Saturday, June 16, 2007

The $200 ASUS Eee generates much interest;
will ship with Linux Desktop OS installed

It seems the Asus Eee Flash memory laptop I posted about earlier is creating some excitement; I've been getting a lot of hits on site meter from people doing searches about it. I've not seen this much interest in any other Linux device I've posted about. This machine will probably be highly sought after when it's released, possibly as soon as mid-August.

Some people are predicting that this machine will put the XO laptop by the One Laptop Per Child project (OLPC) out of business. But it should be remembered that the ASUS Eee is aimed at a much wider market than the XO.

The XO is aimed at children in developing countries; it has a low wattage electrical requirement, a manual battery recharger, a unique screen which can be read in sunlight (school classes in the poorest countries are often outdoors), and a rugged construction made with children in mind.

In comparison the ASUS Eee seems more like a conventional laptop. No doubt it could compete with the XO in some education markets, but that need not end the OPLC project; they just need to create a more flexible, competitive distribution strategy than their current one.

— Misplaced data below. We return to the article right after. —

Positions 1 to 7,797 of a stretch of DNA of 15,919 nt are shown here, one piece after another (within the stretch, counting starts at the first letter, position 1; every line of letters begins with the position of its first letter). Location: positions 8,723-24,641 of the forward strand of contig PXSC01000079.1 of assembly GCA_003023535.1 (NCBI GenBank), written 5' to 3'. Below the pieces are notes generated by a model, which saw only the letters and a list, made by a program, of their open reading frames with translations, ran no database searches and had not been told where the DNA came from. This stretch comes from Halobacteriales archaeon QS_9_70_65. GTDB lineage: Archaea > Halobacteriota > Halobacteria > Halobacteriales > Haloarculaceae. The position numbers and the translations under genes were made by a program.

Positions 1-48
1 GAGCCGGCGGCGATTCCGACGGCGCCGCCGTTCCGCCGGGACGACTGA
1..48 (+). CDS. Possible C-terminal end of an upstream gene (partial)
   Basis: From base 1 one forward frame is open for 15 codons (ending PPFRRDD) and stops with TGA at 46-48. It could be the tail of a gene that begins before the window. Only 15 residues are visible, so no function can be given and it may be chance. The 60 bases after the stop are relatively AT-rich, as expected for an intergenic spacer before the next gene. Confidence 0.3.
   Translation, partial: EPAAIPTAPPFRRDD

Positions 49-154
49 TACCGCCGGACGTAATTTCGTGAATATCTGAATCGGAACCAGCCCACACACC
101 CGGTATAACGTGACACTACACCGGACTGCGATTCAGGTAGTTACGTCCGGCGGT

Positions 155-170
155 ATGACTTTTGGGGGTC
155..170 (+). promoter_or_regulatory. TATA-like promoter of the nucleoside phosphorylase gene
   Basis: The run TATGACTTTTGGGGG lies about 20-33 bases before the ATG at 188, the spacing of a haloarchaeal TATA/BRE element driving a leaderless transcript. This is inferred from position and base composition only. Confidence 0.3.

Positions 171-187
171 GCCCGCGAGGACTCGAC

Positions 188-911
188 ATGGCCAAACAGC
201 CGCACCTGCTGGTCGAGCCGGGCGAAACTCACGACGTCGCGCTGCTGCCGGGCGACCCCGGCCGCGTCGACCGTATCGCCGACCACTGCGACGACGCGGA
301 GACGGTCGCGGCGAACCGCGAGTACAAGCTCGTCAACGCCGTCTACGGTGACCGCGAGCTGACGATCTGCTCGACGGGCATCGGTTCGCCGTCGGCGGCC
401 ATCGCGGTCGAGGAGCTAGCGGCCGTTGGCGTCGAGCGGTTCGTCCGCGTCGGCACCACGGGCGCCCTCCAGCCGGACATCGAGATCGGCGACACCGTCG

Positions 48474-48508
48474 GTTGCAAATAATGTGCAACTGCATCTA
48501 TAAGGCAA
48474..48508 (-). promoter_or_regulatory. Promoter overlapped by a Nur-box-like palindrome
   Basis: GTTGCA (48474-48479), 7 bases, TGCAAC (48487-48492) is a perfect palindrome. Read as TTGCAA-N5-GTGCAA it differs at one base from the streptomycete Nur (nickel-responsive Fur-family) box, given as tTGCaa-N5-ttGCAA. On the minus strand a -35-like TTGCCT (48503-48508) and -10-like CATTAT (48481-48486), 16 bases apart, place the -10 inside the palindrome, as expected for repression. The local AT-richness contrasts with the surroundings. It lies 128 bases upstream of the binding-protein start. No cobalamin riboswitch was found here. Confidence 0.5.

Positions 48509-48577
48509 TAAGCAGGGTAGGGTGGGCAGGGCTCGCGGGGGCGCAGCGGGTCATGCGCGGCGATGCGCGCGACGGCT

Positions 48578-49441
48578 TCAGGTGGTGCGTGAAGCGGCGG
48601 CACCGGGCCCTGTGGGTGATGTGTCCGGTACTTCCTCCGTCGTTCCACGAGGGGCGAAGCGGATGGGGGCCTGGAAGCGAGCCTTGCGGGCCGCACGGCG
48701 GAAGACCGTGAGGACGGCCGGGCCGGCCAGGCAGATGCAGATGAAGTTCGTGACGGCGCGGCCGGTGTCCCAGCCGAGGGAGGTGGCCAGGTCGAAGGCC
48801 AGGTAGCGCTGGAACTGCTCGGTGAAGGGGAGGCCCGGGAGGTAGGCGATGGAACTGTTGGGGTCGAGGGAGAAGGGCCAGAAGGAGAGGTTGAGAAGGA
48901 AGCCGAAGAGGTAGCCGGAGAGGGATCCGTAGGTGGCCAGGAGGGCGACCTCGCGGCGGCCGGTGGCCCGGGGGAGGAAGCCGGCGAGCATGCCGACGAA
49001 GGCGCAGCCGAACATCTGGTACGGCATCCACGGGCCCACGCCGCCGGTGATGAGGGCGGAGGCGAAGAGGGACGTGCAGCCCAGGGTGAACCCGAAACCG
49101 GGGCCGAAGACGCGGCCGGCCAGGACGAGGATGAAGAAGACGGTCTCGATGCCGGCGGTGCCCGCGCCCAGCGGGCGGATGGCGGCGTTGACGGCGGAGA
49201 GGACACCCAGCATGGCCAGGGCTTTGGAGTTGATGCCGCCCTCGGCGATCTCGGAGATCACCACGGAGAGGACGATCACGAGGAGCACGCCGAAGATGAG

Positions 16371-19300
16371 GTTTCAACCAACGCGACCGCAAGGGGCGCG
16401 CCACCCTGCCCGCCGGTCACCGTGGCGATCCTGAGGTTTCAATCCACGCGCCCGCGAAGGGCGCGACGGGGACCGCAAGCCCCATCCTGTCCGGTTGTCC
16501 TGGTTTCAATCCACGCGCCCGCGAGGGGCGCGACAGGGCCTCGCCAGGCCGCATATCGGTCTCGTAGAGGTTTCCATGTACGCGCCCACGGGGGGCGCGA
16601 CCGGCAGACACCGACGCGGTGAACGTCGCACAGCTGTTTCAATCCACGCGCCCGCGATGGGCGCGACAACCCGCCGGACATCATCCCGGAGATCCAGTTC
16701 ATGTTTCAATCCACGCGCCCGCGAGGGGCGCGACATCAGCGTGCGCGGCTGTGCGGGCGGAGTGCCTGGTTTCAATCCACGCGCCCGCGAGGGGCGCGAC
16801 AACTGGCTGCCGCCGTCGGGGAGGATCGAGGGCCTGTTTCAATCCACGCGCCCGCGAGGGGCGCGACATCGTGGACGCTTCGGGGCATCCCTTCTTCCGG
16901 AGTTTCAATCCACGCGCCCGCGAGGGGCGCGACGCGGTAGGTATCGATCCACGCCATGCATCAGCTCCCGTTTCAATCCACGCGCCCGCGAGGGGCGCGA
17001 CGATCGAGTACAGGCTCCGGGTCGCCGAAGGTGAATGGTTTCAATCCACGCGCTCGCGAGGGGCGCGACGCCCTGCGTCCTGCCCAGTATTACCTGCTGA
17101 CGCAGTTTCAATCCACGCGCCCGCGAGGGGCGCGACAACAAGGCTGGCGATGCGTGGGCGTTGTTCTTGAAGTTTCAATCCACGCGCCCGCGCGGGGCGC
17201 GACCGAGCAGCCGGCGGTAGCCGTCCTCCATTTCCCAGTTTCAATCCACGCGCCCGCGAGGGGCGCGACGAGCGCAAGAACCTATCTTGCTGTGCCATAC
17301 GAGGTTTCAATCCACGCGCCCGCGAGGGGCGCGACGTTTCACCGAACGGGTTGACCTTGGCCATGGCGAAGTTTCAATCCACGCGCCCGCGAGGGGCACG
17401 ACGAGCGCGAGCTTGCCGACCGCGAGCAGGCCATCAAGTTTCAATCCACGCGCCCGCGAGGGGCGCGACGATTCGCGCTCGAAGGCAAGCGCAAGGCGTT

The great thing about the ASUS Eee is that it's a commercial product, not just for kids, but for everyone. Paul Jastrzebski at offers us a preview of what the ASUS Eee offers. He starts off with the hardware, but he also looks at the software, giving us a closer look at the Linux software the machine is expected to ship with:

ASUS Eee PC Hand's On Preview
[...] In Easy mode, there are six tabs: Internet, Work, Learn, Play, Settings, and Favorites. Each of these tabs has icons that can link to a website, file, or application on the Eee. The internet tab has a few interesting links, one to web storage, one to Wikipedia, and even one to Skype. The Eee PC 701 will likely have Skype pre-installed, and coupled with the notebook’s onboard webcam and microphone, will open up VOIP communications to an entire new set of users.